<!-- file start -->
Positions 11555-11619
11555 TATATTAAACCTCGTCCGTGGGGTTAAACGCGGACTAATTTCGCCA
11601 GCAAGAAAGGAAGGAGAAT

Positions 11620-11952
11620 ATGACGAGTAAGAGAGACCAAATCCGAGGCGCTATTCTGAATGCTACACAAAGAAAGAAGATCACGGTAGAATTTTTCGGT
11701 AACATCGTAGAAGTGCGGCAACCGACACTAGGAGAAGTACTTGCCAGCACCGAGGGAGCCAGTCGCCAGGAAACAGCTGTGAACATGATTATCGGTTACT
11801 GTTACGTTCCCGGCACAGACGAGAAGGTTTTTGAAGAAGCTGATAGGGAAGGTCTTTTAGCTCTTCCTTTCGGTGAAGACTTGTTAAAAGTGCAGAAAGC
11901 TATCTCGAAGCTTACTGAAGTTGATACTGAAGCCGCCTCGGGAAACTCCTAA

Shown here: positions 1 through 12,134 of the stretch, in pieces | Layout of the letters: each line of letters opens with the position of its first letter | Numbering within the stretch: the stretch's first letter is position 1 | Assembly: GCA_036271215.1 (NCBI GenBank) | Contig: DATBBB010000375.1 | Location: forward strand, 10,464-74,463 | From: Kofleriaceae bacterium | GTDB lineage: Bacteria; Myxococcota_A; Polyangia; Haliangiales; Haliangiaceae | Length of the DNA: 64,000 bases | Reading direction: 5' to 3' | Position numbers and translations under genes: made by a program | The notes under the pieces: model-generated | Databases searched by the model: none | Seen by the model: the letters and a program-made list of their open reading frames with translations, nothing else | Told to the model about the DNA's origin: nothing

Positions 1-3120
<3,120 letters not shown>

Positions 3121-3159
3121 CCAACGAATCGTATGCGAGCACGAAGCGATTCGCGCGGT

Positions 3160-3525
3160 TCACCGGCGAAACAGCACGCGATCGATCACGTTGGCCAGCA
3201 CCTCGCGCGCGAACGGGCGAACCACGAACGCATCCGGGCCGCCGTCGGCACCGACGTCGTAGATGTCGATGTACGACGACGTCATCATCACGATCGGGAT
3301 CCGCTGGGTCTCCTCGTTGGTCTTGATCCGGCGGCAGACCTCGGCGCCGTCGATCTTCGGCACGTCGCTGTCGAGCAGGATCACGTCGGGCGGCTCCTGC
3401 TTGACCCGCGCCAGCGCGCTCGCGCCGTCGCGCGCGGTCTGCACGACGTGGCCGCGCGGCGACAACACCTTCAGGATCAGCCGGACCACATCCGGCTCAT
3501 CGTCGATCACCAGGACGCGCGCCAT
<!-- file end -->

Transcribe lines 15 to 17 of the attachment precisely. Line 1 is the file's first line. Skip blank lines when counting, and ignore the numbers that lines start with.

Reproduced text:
3160 TCACCGGCGAAACAGCACGCGATCGATCACGTTGGCCAGCA
3201 CCTCGCGCGCGAACGGGCGAACCACGAACGCATCCGGGCCGCCGTCGGCACCGACGTCGTAGATGTCGATGTACGACGACGTCATCATCACGATCGGGAT
3301 CCGCTGGGTCTCCTCGTTGGTCTTGATCCGGCGGCAGACCTCGGCGCCGTCGATCTTCGGCACGTCGCTGTCGAGCAGGATCACGTCGGGCGGCTCCTGC